“Today we act to protect Australias sovereignty,” Morrison said in Parliament on April 8.
“When Australian lives and livelihoods are threatened, when they are under attack, our nations sovereignty is put at risk, and we must respond.
“So make no mistake, today is not about ideologies. We checked those at the door,” he said.
— Scott Morrison (@ScottMorrisonMP) April 8, 2020
As of April 8, Australia has 6,013 confirmed cases of the Chinese Communist Party (CCP) virus, commonly known as the coronavirus, including 50 deaths; more than 319,000 tests have been conducted.
Restriction and shutdown measures across Australias states and territories have seen a decrease in new cases—indicating a flattening of the curve—however, Australians have been urged to continue adhering to social distancing measures.
“We have a long way to go. Through the actions we have taken to date, we have bought Australia valuable time to chart a way out over the next six months. But there are no guarantees, and it could well take far longer,” Morrison said.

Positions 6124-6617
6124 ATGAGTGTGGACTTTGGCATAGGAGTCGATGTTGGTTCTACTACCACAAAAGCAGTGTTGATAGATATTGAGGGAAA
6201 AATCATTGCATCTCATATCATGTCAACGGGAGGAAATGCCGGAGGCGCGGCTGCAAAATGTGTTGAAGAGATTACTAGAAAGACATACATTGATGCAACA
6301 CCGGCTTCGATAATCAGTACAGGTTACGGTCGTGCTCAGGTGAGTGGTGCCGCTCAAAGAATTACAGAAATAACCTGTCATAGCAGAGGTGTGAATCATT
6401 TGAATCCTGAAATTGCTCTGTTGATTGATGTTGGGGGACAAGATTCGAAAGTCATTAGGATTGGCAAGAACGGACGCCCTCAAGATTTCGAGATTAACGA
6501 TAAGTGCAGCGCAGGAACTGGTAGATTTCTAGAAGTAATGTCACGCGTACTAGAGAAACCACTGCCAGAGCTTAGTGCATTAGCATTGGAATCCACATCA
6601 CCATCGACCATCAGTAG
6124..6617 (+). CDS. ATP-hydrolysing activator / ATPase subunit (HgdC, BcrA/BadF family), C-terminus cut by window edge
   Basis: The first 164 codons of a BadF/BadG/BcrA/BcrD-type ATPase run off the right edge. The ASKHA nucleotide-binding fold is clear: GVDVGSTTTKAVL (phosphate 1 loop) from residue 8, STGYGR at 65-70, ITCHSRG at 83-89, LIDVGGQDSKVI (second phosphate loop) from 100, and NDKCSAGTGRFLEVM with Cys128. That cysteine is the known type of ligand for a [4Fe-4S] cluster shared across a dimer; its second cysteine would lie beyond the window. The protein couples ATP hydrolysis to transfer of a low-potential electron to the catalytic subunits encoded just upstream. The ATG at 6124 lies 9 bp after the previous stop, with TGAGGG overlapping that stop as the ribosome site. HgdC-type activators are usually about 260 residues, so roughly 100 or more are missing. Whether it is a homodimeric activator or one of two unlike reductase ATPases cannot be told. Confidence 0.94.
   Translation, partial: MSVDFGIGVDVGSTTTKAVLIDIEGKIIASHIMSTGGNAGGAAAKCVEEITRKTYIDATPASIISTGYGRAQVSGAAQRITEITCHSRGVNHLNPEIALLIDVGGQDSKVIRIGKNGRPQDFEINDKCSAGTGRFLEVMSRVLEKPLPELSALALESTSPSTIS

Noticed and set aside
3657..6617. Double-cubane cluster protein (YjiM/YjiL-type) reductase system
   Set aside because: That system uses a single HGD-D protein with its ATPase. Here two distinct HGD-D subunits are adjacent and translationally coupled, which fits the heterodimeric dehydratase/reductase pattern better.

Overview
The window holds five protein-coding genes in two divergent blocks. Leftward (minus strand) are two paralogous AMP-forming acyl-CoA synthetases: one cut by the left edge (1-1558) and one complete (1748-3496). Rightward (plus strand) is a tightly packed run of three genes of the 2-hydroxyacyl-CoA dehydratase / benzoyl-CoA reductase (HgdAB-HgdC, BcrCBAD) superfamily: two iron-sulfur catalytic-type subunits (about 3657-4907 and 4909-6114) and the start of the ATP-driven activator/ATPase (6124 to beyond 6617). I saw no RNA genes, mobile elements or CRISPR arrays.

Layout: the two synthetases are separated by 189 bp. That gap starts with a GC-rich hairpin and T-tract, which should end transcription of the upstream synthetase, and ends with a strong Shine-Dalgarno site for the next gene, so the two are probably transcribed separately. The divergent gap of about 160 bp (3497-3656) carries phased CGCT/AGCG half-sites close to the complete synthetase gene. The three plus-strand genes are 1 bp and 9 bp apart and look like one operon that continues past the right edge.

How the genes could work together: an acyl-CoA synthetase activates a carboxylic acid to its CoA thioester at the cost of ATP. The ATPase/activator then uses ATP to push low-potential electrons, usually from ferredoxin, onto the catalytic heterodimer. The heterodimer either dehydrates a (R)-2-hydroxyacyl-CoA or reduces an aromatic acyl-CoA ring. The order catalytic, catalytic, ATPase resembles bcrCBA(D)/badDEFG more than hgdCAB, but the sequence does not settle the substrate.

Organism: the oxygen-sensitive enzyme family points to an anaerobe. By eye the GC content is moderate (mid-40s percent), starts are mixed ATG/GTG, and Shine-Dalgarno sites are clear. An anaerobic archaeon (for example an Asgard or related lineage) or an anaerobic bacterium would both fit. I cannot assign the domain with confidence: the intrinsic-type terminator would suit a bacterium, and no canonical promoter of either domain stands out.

“Our country will look different on the other side but Australians will always be Australians. We have navigated the road in, and we can now see some encouraging signs.”
Health and Economic Impacts
Morrison outlined two crises the nation will face during the pandemic—one health and one economic.
To prepare the health system for COVID-19 cases, ICU capacity has tripled, retired healthcare workers are encouraged to return to work, and up to 20,000 nurses will be trained online to provide high dependancy and intensive care.
Morrison added that over 30,000 hospital beds and 105,000 skilled workers across 657 private and not-for-profit hospitals will be mobilised.
Non-elective surgeries are been suspended, but those needing to see their doctors will still be able to. Ensuring adequate supplies of PPE (Personal Protective Equipment) such as masks will also be prioritised.
Morrison also announced the $130 billion JobKeeper package, which will “provide payments of $1,500 per fortnight to an estimated 6 million eligible workers through their employer.”
More than 200,000 additional JobSeeker claims have been finalised over the past few weeks, and 700,000 businesses have registered for the package.
Opposition leader Anthony Albanese raised concerns over casual workers who have been with their employers for less than a year or workers here on temporary visas who are not covered under the scheme.
“There are over 1 million Australians who are casual workers, who will not be eligible for the JobKeeper Read More – Source